Photo: Dulin (RooM/Getty Images)

Studies either pro- or anti-alcohol seem to churn out with alarming frequency, but this latest report may be the most terrifying of all. A new study started sweeping the news last Thursday, ruining everyone’s weekends, with the news that the only safe amount of alcohol is none at all. The heady study, titled “Alcohol use and burden for 195 countries and territories, 1990–2016: a systematic analysis for the Global Burden of Disease Study 2016” and published in The Lancet, concluded, “The level of alcohol consumption that minimized harm across health outcomes was zero standard drinks per week.” So zero drinks = good. Got it.

The comprehensive study looked at alcohol use and alcohol-attributable deaths for 195 locations from 1990 to 2016, using “694 data sources of individual and population-level alcohol consumption, along with 592 prospective and retrospective studies on the risk of alcohol use.”

Faced with this upsetting news, Time today tried to find some differing opinions. After all, Time points out, “For years, public health officials have said that, while no one should pick up drinking in search of better health, moderate drinking (defined as up to a drink per day for women and up to two per day for men) probably won’t hurt anyone who already imbibes, and may even confer some benefits.” But the new study maintains that even those benefits—a glass of red wine to ward off heart disease, for example—don’t outweigh the dangers involved related to addiction, accidents, and increased risk of some cancers.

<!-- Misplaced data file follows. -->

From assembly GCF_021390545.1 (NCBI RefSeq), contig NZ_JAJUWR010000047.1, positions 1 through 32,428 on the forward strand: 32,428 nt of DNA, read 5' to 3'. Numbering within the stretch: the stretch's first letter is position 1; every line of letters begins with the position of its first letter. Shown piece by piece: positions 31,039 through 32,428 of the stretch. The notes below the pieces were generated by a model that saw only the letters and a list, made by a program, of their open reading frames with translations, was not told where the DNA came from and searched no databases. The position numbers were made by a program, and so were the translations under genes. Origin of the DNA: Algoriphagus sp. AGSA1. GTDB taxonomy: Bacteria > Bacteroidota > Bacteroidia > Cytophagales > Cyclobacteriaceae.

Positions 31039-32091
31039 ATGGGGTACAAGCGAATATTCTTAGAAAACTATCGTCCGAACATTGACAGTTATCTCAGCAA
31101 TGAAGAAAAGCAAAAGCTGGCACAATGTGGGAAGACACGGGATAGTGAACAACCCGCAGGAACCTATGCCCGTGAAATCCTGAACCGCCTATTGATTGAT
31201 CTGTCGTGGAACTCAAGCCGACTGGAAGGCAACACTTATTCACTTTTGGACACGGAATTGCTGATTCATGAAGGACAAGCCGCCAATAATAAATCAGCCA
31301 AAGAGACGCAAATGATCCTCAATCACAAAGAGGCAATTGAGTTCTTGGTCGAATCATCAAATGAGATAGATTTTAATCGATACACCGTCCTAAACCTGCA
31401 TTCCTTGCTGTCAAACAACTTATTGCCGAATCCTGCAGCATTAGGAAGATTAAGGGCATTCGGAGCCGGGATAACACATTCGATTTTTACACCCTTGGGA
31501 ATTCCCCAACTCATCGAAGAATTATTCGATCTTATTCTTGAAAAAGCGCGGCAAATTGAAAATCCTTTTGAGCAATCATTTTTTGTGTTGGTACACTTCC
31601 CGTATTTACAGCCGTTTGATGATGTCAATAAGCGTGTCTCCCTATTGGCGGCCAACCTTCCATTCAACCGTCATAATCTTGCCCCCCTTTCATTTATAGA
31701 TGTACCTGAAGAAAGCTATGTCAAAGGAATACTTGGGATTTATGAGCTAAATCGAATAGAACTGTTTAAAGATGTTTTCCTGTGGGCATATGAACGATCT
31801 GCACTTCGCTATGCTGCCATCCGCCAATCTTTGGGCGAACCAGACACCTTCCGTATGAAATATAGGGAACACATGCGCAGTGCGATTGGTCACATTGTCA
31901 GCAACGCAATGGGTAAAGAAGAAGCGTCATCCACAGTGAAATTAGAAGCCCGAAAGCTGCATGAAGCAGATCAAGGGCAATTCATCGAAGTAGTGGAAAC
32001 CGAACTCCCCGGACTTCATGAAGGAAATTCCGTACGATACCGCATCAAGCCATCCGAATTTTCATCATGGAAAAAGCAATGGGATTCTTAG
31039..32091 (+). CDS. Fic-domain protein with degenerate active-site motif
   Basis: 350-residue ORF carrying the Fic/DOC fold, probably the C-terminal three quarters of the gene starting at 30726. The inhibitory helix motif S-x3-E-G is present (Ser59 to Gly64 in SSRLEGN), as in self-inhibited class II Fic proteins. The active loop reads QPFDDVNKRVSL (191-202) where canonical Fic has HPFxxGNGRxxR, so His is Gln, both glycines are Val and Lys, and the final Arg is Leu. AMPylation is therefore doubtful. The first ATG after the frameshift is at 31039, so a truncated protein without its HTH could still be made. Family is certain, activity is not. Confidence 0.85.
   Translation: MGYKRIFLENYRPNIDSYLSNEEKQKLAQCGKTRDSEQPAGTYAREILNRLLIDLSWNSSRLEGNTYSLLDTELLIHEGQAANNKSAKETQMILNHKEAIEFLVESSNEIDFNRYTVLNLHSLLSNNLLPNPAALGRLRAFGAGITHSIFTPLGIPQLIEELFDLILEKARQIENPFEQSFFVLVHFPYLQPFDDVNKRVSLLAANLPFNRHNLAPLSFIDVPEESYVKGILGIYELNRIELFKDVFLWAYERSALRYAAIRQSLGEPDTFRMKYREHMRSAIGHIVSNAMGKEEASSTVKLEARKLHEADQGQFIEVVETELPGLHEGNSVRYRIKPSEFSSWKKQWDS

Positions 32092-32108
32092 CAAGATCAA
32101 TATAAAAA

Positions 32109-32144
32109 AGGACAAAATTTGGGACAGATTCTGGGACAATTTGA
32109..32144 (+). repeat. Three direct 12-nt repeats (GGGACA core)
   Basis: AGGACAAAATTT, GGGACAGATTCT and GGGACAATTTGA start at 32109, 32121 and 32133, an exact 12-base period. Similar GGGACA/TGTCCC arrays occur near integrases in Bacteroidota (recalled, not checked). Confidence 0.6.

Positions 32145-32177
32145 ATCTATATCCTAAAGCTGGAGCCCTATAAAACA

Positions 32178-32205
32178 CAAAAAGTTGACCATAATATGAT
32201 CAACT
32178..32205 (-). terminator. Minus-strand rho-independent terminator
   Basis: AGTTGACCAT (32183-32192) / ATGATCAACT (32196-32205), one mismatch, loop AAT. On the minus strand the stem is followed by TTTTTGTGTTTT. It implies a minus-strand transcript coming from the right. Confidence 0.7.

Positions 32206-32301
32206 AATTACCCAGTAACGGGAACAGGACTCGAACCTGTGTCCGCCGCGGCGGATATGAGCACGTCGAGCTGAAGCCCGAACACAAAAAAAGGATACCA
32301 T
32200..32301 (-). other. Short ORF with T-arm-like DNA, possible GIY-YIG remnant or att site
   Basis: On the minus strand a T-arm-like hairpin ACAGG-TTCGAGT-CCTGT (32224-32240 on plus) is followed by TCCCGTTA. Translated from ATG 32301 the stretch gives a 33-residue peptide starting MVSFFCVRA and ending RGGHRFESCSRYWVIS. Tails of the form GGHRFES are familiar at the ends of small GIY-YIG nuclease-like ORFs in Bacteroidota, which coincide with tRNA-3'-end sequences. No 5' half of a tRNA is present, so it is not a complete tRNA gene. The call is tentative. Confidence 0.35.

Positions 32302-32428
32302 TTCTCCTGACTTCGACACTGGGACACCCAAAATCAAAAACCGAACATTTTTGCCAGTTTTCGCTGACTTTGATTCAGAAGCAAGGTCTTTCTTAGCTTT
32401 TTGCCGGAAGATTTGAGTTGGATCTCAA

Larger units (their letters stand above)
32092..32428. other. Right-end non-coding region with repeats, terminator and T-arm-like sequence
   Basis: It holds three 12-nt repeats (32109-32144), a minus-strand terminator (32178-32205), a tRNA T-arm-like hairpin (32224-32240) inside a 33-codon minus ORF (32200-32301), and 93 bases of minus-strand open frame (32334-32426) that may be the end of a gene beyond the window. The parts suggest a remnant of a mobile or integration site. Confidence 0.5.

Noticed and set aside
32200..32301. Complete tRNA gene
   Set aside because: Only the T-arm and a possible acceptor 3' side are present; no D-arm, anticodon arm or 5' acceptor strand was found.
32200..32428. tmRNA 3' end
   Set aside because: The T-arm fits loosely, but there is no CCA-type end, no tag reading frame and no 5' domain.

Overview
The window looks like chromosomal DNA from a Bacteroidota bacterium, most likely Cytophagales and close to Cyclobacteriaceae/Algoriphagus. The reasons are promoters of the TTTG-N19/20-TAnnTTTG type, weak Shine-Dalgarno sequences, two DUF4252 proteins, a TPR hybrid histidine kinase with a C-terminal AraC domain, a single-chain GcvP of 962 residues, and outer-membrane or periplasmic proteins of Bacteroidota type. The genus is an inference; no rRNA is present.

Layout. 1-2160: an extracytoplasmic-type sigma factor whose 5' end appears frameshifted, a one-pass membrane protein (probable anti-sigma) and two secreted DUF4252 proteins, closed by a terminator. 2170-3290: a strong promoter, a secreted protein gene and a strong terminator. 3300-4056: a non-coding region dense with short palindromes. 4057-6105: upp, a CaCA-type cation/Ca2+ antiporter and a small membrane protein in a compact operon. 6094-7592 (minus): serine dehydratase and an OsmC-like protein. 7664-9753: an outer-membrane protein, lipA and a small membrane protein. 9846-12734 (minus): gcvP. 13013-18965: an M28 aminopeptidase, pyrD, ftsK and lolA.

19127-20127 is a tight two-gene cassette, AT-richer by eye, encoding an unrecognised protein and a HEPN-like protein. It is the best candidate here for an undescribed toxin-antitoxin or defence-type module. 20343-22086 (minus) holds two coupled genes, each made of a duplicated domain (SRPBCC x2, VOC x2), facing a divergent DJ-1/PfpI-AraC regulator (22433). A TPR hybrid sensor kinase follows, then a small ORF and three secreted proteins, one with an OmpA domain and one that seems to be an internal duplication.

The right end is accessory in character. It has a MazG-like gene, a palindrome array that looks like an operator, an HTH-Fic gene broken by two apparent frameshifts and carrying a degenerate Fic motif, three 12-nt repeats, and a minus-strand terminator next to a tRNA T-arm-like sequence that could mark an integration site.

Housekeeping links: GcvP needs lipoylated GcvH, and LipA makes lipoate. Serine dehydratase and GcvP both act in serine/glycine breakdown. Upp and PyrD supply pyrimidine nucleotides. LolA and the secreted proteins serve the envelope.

Study co-author Emmanuela Gakidou, a professor of global health and health metrics sciences at the University Of Washington, maintains that “The evidence is adding up that no amount of drinking is safe… I don’t think we’re going out on a limb to say anything that the data do not support.” Time did find a naysayer in Walter Willett, professor of nutrition and epidemiology at the Harvard T.H. Chan School of Public Health, who states, “I think they went too far in this paper. There are risks and benefits, and I think it’s important to have the best information about all of those and come to some personal decisions, and engage one’s health care provider in that process as well.” We’d like to believe you, Mr. Willett, but this new report likely has many cocktail lovers straight-up shook.

Maybe it’s a good thing that #SoberSeptember is just around the corner. I’ve been looking back at my Dryuary month with some fondness (I know, at the time it was mostly whining), so am considering climbing onto that particular wagon (On the wagon? Off the wagon?) again. Who’s with me?

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